There’s quite a bit going on here; I’ll try to explain it all. The beginning of this method configures an HttpListener to wait for connections and starts it. It then starts an infinite loop (the user can stop the server by closing the console window) of continuously waiting for and serving requests (listener.GetContext() blocks until something makes a request). A client can ask for three things in this simple server (since we’re not running server-side scripts):

  1. A page that exists (e.g. /index.html)
  2. A page that doesn’t exist (e.g. __++++_____-sdasfash1234.abcdf)
  3. A directory root that may or may not exist (e.g. /mysite/)

The first thing we check for is the directory root case. We check the URL to see if it ends in a slash. If it does, we redirect the client to whatever the path is, plus “index.html.” We could simply serve the “index.html” off the bat, but we’re (poorly) code golfing right now! That would take more code and accomplish essentially the same thing!

If the RawUrl does not end in a slash, we’re serving a page! Anyway, the server stores all its files in a “www” folder that lives in the same directory as the executable. Fetching “www” plus the raw path with File.ReadAllBytes gets the data of the file we are looking for. The try statement is used in the event we can’t find the file. If an exception does get raised, the server returns a “404 File Not Found” error to the client. If this server were fancy, it would also serve a 404 error page.

If the server can find the file, it determines the MIME type through a simplistic process I will detail in a moment, sets the MIME type in the header, writes the data to the client stream, gives the client a “200 OK” (I am not sure if the order matters for all this, or if all the data simply gets flushed when the HttpResponse gets closed, but this code worked fine in Chrome and IE 9), and closes the connection.

The last thing is to determine the MIME type of the file. Rather than using WIN32 interop calls, I decided to write a simplistic method of my own based on the file extension being served.

static string GetMimeType(string fileName)
{
    // Fast way of determining if the lowercase file name ends with something
    Func<string, bool> fendw = new Func<string, bool>(inp => fileName.ToLower().EndsWith(inp));
 
    // Use our function to figure out the mime type
    if (fendw(".htm") || fendw(".html")) return "text/html";
    else if (fendw(".ico")) return "image/vnd.microsoft.icon";
    else if (fendw(".png")) return "image/png";
    else if (fendw(".jpg") || fendw(".jpeg")) return "image/jpeg";
    else if (fendw(".gif")) return "image/gif";
    else if (fendw(".js")) return "text/javascript";
    else if (fendw(".css")) return "text/css";
    else return "application/octet-stream";
}

This method wouldn’t be very interesting were it not for the Lambda Expression (remember those things I love?). The Lambda Expression takes as a string as an argument and returns a Boolean of whether the lowercase version of the provided file name ends with the specified text. In other words, it checks to see if the file has whatever extension you pass to it and ignores case. The “fendw” name, although cryptic, is short for “file ends with;” it prevented me from having to type fileName.ToLower().EndsWith(…) over and over again!

That’s it. The web server works — we just need to add a Main() method:

static void Main(string[] args)
{
    Console.WriteLine("On what port should the server run?:");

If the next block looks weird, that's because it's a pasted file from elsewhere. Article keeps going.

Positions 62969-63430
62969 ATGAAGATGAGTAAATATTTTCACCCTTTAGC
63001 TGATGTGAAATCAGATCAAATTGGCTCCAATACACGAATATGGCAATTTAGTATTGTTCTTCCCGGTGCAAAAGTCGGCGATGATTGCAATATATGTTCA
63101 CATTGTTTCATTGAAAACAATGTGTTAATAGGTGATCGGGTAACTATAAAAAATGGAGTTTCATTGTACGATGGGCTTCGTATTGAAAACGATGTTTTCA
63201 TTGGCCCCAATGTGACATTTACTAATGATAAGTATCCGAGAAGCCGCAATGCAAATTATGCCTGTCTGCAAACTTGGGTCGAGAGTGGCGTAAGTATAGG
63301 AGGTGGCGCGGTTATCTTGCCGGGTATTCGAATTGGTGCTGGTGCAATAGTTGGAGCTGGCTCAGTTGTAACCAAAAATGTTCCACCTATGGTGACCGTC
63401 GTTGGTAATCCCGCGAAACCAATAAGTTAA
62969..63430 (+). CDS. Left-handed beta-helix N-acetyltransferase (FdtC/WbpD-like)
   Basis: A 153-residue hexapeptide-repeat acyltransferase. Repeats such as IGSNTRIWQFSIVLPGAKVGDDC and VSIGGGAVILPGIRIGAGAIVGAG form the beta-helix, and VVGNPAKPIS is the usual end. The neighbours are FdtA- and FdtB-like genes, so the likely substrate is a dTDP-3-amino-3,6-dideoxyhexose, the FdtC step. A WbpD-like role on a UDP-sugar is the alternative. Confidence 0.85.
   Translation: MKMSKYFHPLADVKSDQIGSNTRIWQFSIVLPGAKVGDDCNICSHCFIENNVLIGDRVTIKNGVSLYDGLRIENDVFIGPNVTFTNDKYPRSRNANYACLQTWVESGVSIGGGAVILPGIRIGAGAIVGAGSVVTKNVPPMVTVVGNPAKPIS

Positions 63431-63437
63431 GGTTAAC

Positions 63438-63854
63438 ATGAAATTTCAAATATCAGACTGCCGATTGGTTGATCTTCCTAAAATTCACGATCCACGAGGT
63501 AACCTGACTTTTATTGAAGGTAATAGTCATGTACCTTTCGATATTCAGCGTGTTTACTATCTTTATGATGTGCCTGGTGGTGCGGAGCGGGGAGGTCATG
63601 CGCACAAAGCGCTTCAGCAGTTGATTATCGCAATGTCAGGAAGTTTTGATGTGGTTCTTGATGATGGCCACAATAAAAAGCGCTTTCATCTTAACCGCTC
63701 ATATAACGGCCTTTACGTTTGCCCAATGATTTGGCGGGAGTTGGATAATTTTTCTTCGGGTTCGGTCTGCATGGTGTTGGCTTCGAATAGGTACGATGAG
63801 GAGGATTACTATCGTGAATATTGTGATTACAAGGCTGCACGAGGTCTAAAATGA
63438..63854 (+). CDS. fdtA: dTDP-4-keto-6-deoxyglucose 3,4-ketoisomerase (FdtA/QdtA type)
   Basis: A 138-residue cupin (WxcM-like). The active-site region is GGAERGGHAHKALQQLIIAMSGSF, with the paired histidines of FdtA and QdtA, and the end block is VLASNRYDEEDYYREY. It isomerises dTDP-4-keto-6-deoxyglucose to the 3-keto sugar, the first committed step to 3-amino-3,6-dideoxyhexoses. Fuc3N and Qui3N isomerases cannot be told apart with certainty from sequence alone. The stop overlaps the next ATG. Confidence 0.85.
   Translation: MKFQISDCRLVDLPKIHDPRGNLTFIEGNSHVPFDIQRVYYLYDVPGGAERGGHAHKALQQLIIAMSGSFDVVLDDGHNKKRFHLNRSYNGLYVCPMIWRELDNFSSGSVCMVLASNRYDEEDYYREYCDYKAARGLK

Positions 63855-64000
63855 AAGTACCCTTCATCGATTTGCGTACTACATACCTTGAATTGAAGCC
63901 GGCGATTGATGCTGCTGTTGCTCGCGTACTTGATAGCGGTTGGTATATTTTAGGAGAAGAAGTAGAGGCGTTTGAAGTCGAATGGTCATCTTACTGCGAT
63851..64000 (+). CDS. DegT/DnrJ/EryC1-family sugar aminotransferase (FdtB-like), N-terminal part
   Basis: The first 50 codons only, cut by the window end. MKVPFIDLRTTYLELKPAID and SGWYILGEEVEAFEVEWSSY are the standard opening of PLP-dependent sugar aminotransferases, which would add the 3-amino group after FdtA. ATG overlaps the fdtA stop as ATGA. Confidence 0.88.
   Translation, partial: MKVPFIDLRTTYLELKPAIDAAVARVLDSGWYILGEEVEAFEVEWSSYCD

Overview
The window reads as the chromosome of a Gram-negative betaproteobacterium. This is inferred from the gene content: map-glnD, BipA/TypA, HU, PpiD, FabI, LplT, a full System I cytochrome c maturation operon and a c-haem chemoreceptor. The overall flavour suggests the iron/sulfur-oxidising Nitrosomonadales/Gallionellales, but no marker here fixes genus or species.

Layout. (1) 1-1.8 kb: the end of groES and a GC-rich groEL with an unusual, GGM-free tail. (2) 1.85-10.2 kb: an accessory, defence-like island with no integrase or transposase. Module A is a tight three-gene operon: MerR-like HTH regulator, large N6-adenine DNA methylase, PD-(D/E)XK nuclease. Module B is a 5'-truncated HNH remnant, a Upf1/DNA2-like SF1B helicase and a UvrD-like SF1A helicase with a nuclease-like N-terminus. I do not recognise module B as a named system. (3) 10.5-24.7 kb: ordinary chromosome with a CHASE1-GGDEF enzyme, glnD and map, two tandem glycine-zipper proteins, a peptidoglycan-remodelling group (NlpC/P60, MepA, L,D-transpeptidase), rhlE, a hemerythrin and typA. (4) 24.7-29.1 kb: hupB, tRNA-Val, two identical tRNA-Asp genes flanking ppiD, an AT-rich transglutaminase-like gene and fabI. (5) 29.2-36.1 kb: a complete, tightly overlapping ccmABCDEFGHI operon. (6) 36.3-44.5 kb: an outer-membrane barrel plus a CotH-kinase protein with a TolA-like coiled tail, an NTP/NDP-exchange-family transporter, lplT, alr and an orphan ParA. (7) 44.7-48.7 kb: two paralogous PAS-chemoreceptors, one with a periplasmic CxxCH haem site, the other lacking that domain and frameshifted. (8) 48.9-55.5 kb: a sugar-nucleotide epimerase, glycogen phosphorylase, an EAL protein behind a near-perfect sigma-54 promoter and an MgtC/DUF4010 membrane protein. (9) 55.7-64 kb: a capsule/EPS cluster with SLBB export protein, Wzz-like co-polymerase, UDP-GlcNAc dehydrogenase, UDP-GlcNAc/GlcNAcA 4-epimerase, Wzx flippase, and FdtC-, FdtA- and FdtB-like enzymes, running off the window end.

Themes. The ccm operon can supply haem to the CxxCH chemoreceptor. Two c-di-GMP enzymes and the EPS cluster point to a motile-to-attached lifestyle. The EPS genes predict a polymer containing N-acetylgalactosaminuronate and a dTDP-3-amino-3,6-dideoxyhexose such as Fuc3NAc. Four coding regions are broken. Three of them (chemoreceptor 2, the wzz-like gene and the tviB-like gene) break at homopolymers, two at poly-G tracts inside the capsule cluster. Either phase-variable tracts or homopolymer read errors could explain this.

int port = int.Parse(Console.ReadLine());
 
    Task server = new Task(() => RunServer(port)); // Start the server async
    server.Start();
    Log("Server started on port " + port.ToString() + ". Close this window to stop it.");
 
    while (!server.IsCompleted) ; // Wait infinitely
}

The first part of this method gets the port the user wants to run the server on. I used 2013, since it’s almost New Year’s! Next, it creates an asynchronous task (using a Lambda Expression again!) to run the server on, then fires it up and blocks indefinitely. The use of the Lambda expression is unnecessary here (since the thread Main() runs on will just loop forever), but if you wanted to listen on more ports, you could create more tasks to run new instances of the server on. It makes the code more extensible, right?

It serves!

It serves!

Serving a real web page from a website I built for a charity organization last year!

Serving a real web page from a website I built for a charity organization last year!

If you desired, you could actually open a port in your router and let your friends connect to your cool new server. I should probably warn you that doing so would be a terribly risky idea, even if you only have the port open for a short while. You wouldn’t run through wolf-infested woods with a steak or swim at the Great Barrier Reef with a gaping leg wound for ten minutes, so why would you do the same on the Internet? In other words: this code is provided “AS-IS” with no express or implied warranty, especially since I do not really know how secure this server is. My guess is that it isn’t. Still, it’s hard to go wrong with a 100-line server!

A Brainf**k Interpreter in JavaScript

Brainf**k (I bet you can guess what the asterisks are covering…) is a tiny, esoteric programming language. It is classified as Turing-complete, but its practical use is very limited (if not nonexistent). BF is an interesting challenge because it is so simple. Many devoted developers spend lots of time creating the smallest, fastest BF interpreters and compilers they can. One user on Codegolf created a BF implementation that was only 106 bytes long. That’s pretty impressive.

BF has eight commands (which will be discussed in a moment). Every program has access to a series of memory blocks that can have any range of values. When a BF program loads, all the “cells” in the memory (really just an array) are initialized in value to zero. BF programs can switch between different blocks of memory (change the array index that they are accessing), increment the values of specific blocks, decrement the values of specific blocks, print a character representation of a block to the screen, or put a character’s value into a block. Programs can also loop. They are executed command-by-command from left to right.